A massive new pumped hydro energy storage project, proposed for Northern NSW’s New England region, has received a boost after securing federal government funding to complete a feasibility study.
The Oven Mountain project proposes to build a 600MW/7,200MWh pumped hydro facility between Armidale and Kempsey, and the feasibility study will examine how the project may lead to further investment in additional wind and solar projects in the region as part of a wider Renewable Energy Zone.
The “off-river” project proposes to utilise two naturally occurring granite basins in the region to establish reservoirs, with an expected height difference between the two reservoirs of around 600 metres and located around 2.5 kilometres apart.
The project would be able to provide up to 12 hours of storage at full capacity.
The project will operate as a “closed system”, meaning that water will only be pumped between the two reservoirs and the project would not be reliant on the damming or redirection of rivers to supply the reservoirs.
The Australian Renewable Energy Agency has committed $951,000 to support the completion of the feasibility study, recognising its potential role in a wider Renewable Energy Zone proposed for the New England Region.
In March, NSW energy minister Matt Kean announced that a New England Renewable Energy Zone would feature as part of the state’s Net Zero plan to achieve net zero emissions by 2050, and could unlock as much as 5,500MW of new wind and solar generation capacity with the support of storage and transmission infrastructure.
The $2.2 million project is being undertaken in partnership with Alinta Energy, and will engage consultants Lloyd’s Register, EY and SMEC, as well as working with AEMO and Transgrid to develop the proposal.
The project has also received funding support under the NSW government’s Emerging Energy Program.
“Pumped hydro projects like Oven Mountain can play a key role in the provision of firming up and balancing the grid as increased levels of variable renewable energy generation such as wind and solar come online,” ARENA CEO Darren Miller said.
“Renewable Energy Zones like New England are sunny and windy areas with natural renewable energy resources, but they may be in weak areas of the grid. Pumped hydro can provide system security services like frequency and voltage support and it can provide bulk energy storage to help meet the evening peak.”
Director of the Oven Mountain Pumped Storage Dr Jeremy Moon said that there was a strong potential for the project to support the development of additional large-scale renewable energy projects, by supporting the establishment of the New England Renewable Energy Zone.
“Pumped hydro technology evolution can support Australia’s generation transition. With its natural high hydrological head over a distance of around two kilometres, the Oven Mountain site allows for highly responsive synchronous machines to provide grid stability services that have traditionally been provided by fossil fuel generation,” Dr Moon said.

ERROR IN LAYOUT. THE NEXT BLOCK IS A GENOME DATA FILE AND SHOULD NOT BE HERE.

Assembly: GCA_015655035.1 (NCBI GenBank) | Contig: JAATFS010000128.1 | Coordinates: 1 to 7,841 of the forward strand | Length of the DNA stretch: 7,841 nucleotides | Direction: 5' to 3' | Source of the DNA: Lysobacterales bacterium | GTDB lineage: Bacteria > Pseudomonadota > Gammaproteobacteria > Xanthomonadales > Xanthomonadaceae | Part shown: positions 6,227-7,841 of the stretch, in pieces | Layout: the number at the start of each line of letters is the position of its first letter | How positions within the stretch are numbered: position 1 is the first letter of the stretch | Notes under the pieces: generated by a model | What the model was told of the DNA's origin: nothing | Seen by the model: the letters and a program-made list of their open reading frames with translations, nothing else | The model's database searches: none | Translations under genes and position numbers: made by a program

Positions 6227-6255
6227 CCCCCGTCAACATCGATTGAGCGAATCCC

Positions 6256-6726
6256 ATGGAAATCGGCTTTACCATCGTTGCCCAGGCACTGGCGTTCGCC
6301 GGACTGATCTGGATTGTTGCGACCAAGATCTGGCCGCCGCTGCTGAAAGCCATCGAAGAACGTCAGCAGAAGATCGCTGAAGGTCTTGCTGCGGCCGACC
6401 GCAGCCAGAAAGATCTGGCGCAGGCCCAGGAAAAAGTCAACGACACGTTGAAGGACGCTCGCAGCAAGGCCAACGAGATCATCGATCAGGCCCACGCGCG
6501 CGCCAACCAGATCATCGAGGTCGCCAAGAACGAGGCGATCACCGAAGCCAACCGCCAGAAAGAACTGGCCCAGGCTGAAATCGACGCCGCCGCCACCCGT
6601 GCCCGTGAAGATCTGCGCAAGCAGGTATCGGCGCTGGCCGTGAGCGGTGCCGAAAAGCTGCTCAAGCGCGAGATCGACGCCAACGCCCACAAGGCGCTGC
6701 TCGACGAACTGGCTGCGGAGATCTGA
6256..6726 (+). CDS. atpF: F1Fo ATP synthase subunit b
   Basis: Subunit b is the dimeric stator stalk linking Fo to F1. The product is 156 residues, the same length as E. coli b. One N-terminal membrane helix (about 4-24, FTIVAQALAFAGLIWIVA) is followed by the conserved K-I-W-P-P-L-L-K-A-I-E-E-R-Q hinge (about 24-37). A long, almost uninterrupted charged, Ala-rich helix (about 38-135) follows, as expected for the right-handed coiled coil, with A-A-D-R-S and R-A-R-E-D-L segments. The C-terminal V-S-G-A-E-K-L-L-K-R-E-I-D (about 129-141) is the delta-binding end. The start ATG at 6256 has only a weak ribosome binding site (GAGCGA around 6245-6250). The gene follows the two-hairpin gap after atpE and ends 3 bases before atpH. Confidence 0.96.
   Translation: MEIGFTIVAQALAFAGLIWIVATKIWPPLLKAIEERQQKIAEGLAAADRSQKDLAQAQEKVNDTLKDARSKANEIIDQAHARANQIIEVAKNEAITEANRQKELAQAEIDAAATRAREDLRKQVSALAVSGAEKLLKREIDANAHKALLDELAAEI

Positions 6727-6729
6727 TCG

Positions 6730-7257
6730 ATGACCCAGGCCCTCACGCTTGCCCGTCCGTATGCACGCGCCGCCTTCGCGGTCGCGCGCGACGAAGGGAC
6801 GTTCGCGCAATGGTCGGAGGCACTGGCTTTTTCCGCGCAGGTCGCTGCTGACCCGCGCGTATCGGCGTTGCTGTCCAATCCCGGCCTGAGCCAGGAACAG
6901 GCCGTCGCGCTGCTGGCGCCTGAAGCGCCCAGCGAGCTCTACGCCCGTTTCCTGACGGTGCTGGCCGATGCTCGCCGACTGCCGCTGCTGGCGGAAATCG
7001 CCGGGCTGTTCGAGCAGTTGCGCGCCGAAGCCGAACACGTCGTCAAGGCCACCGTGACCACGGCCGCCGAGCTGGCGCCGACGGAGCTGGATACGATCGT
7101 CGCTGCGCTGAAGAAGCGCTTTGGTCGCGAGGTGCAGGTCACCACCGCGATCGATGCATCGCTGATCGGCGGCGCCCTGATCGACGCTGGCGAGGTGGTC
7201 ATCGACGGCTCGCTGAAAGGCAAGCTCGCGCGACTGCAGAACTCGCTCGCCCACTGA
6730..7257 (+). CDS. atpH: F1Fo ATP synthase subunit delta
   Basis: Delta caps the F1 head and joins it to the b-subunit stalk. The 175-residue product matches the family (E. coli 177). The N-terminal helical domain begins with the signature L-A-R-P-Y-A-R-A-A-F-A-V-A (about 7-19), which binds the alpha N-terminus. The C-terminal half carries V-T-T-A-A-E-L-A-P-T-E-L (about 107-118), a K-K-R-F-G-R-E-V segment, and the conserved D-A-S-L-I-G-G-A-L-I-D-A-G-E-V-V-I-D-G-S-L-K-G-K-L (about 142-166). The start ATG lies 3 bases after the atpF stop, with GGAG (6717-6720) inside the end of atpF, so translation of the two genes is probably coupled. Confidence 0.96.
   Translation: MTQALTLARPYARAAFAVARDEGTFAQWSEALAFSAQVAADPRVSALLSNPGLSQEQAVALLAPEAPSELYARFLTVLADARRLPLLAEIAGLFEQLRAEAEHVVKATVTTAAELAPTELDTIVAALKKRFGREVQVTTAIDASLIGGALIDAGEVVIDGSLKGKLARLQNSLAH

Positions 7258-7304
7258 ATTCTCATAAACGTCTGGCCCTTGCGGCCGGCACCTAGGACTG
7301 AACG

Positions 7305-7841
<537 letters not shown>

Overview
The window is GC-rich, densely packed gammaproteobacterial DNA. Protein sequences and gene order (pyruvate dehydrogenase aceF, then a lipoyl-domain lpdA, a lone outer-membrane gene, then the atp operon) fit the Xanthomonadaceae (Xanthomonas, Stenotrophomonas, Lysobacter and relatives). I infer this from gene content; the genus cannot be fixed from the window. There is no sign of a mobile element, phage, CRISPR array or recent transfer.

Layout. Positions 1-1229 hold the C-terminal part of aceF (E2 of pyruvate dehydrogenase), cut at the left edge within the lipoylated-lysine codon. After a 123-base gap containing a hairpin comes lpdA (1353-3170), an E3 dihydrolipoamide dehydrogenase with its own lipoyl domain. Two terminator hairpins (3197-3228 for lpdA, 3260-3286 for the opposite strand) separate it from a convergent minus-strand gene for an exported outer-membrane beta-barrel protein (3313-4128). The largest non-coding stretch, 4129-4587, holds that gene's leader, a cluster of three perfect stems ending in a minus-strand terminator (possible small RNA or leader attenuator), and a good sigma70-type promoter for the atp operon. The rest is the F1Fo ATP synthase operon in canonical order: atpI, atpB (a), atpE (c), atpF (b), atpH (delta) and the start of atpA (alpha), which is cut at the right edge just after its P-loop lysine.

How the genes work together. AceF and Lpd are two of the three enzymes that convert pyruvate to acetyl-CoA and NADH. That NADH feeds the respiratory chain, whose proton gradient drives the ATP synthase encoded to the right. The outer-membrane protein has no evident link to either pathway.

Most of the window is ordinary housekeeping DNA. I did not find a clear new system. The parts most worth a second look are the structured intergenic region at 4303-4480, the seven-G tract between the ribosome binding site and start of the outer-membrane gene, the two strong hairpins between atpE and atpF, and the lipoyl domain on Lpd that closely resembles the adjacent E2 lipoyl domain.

“We are excited for the opportunity to work with ARENA to demonstrate how pumped hydro can provide large scale storage and support the New England Renewable Energy Zone, networks, system security and increasing levels of
low cost, dispatchable power.”
The project is being proposed in the heart of the New England electorate, which is represented in federal parliament by Nationals MP Barnaby Joyce.
Despite generally holding an openly hostile stance towards renewable energy, and has strongly campaigned for taxpayer funding to be allocated to new coal projects, Joyce welcomed the commitment of funding to a project in his own electorate.
“We’ve made massive investments in the New England into renewable energy, in fact we’re one of the biggest renewable energy hubs in Australia,” Joyce said.
On Monday, Genex announced that it had secured an off-take agreement for power proposed by its own Kidston pumped hydro project with retailer EnergyAustralia.
The Kidston pumped hydro project is based on similar principles to the proposed Oven Mountain project, utilising to former Queensland mining pits to establish reservoirs for energy storage.
In March, the NSW Independent Planning Commission signed off on plans for a massive 720MW solar farm, set to be paired with 400MWh of battery storage, also destined for the New England region.
The $768 million New England solar farm project, being developed by UPC/AC Renewables is planned to be built near the town of Uralla, and will sit around 20km south-west of Armidale.
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